Update: The AP article is getting huge distribution. It’s completely dominating my drug war news feed this morning. Check to see if it shows up in a paper in your area — could be a great opportunity for a follow-up letter to the editor.
After 40 years, the United States’ war on drugs has cost $1 trillion and hundreds of thousands of lives, and for what? Drug use is rampant and violence even more brutal and widespread.
Even U.S. drug czar Gil Kerlikowske concedes the strategy hasn’t worked.
“In the grand scheme, it has not been successful,” Kerlikowske told The Associated Press. “Forty years later, the concern about drugs and drug problems is, if anything, magnified, intensified.” […]
From the beginning, lawmakers debated fiercely whether law enforcement — no matter how well funded and well trained — could ever defeat the drug problem.
Then-Alaska Sen. Mike Gravel, who had his doubts, has since watched his worst fears come to pass.
“Look what happened. It’s an ongoing tragedy that has cost us a trillion dollars. It has loaded our jails and it has destabilized countries like Mexico and Colombia,” he said. […]
Using Freedom of Information Act requests, archival records, federal budgets and dozens of interviews with leaders and analysts, the AP tracked where that money went, and found that the United States repeatedly increased budgets for programs that did little to stop the flow of drugs. In 40 years, taxpayers spent more than:
— $20 billion to fight the drug gangs in their home countries. In Colombia, for example, the United States spent more than $6 billion, while coca cultivation increased and trafficking moved to Mexico — and the violence along with it.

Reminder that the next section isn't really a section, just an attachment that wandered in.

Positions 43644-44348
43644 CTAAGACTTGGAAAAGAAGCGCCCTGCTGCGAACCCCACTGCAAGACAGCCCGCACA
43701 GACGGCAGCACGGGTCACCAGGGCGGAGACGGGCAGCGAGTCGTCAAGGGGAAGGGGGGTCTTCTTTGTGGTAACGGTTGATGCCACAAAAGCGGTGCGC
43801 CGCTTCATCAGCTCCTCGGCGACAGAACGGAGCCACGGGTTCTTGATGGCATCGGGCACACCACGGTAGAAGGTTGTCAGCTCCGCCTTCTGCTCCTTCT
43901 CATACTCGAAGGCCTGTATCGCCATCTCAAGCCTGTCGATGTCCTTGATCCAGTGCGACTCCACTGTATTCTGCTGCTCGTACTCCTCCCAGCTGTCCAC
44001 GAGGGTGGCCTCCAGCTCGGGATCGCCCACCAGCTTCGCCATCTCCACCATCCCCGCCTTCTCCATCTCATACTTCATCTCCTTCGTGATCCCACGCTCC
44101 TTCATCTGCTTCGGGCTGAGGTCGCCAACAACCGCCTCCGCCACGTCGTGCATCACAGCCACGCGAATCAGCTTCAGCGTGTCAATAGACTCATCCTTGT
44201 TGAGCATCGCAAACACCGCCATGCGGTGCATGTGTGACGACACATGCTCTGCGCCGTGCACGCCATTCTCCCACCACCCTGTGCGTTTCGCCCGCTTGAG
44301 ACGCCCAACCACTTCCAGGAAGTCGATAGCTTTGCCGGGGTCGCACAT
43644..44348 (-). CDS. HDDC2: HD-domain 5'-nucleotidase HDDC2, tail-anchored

— $33 billion in marketing “Just Say No”-style messages to America’s youth and other prevention programs. High school students report the same rates of illegal drug use as they did in 1970, and the Centers for Disease Control and Prevention says drug overdoses have “risen steadily” since the early 1970s to more than 20,000 last year.
— $49 billion for law enforcement along America’s borders to cut off the flow of illegal drugs. This year, 25 million Americans will snort, swallow, inject and smoke illicit drugs, about 10 million more than in 1970, with the bulk of those drugs imported from Mexico.
— $121 billion to arrest more than 37 million nonviolent drug offenders, about 10 million of them for possession of marijuana. Studies show that jail time tends to increase drug abuse.
— $450 billion to lock those people up in federal prisons alone. Last year, half of all federal prisoners in the U.S. were serving sentences for drug offenses.
Pretty intense stuff to be seeing from the AP.
An elderly Polk County woman is hospitalized in critical condition after suffering a heart attack when drug agents swarm the wrong house. Machelle Holl tells WSB her 76-year-old mother, Helen Pruett, who lives alone, was at home when nearly a dozen local and federal agents swarmed her house, thinking they were about to arrest suspected drug dealers.
“She was at home and a bang came on the back door and she went to the door and by the time she got to the back door, someone was banging on the front door and then they were banging on her kitchen window saying police, police,” said Holl. […]
“My mother has had a heart attack. She has had congestive heart failure and she is in ICU at the moment. She is not good condition and her heart is working only 35 percent,” said Holl. […]
Police say they have had her mother’s home under surveillance for two years.
Holl says if that’s true, how could police get the wrong address?